The best – or most surprising - meal you’ve had while abroad?
I was just out in Sri Lanka, and the food there was fantastic. I love spicey food, and growing up in the Seychelles curry was on the menu a lot. There was also a local specialty - salted fish. I was thrilled to find that the Sri Lankans are just as fond of curry (if not more so - it's the main meal for breakfast, lunch and dinner!) as the Seychellois, plus they also do salted fish!
If you had to pick one photo of your own that, at least at this moment, you like best, which would it be and why?
Ah! Favorites! It's always a tough call, but I have a couple from New Zealand that are always very calming, one of a beach and one of Lake Tekapo. I also recently published a shot of the Eiffel Tower in Paris which was incredibly popular, so that's up there in my favorites list at the moment as well. For me though, it's always about the next great photo!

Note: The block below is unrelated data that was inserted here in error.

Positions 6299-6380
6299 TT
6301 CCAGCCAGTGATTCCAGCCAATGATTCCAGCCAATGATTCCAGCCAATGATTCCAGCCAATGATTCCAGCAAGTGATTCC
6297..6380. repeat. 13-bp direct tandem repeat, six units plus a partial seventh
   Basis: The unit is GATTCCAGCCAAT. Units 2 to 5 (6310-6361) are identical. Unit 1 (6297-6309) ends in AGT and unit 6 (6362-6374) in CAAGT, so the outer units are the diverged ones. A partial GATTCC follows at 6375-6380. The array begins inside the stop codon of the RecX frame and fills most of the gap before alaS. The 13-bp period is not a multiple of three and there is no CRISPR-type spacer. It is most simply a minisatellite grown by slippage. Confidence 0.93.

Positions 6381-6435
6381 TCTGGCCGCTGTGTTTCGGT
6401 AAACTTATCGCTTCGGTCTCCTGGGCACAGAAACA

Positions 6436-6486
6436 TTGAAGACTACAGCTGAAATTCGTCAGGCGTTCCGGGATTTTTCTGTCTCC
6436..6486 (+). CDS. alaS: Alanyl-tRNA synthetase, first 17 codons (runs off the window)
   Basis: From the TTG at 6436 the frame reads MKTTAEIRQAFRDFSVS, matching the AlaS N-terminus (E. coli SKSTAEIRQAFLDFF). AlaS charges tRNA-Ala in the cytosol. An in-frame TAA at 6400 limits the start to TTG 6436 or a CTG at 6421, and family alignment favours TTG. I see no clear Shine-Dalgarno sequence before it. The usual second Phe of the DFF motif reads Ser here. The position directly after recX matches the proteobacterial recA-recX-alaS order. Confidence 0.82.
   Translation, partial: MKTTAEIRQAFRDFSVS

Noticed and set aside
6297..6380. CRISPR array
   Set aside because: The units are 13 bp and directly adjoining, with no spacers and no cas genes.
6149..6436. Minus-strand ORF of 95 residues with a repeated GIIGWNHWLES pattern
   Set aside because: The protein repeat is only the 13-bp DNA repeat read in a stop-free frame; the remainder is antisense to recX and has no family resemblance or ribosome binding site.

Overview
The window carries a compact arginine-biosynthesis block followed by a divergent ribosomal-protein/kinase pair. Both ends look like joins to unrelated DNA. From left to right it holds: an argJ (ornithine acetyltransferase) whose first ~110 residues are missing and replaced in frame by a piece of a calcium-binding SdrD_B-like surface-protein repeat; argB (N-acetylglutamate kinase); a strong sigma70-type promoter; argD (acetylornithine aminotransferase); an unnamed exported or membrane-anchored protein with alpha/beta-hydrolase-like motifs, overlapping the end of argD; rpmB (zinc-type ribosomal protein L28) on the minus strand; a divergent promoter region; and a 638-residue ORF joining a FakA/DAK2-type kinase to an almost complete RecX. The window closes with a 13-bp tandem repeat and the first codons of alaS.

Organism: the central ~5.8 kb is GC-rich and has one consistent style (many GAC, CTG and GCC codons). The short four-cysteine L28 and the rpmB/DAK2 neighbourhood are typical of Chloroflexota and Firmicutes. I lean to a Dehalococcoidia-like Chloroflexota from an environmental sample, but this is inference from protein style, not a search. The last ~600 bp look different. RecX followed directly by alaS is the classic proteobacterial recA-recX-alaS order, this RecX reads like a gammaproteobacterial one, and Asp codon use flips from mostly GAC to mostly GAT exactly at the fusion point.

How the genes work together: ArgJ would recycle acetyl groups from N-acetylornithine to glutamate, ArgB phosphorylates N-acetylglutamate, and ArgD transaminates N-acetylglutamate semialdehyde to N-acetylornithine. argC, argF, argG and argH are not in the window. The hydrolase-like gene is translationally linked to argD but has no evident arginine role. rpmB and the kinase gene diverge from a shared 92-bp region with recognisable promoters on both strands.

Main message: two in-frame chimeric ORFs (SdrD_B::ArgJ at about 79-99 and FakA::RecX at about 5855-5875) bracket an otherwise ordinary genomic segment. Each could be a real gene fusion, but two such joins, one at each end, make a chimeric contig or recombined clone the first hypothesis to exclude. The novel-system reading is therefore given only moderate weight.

Which photographers have influenced you, or which do you look to for inspiration?
In terms of the style of processing I love to do, I very much enjoy the work of Trey Ratcliff and Ken Kaminesky. I've also recently started to really enjoy the work of Paul Pichugin and Daniel Cheong, who do some really great stuff. Daniel Cheong in particular really pushes the boundaries of what is possible at the intersection of digital art and photography, while Paul's nightscapes from Australia have to be seen to be believed.
Any advice to aspiring photographers?
Always have a camera on you, take more photos, shoot in RAW, and learn your way around some post processing software!
Laurence Norah is an award winning travel photographer who loves to present the wonders of the world in new and interesting ways and to inspire and teach aspiring photographers around the world. Visit his blog, Finding the Universe, and site, Light Moves Creative. Follow him on Twitter and on Facebook.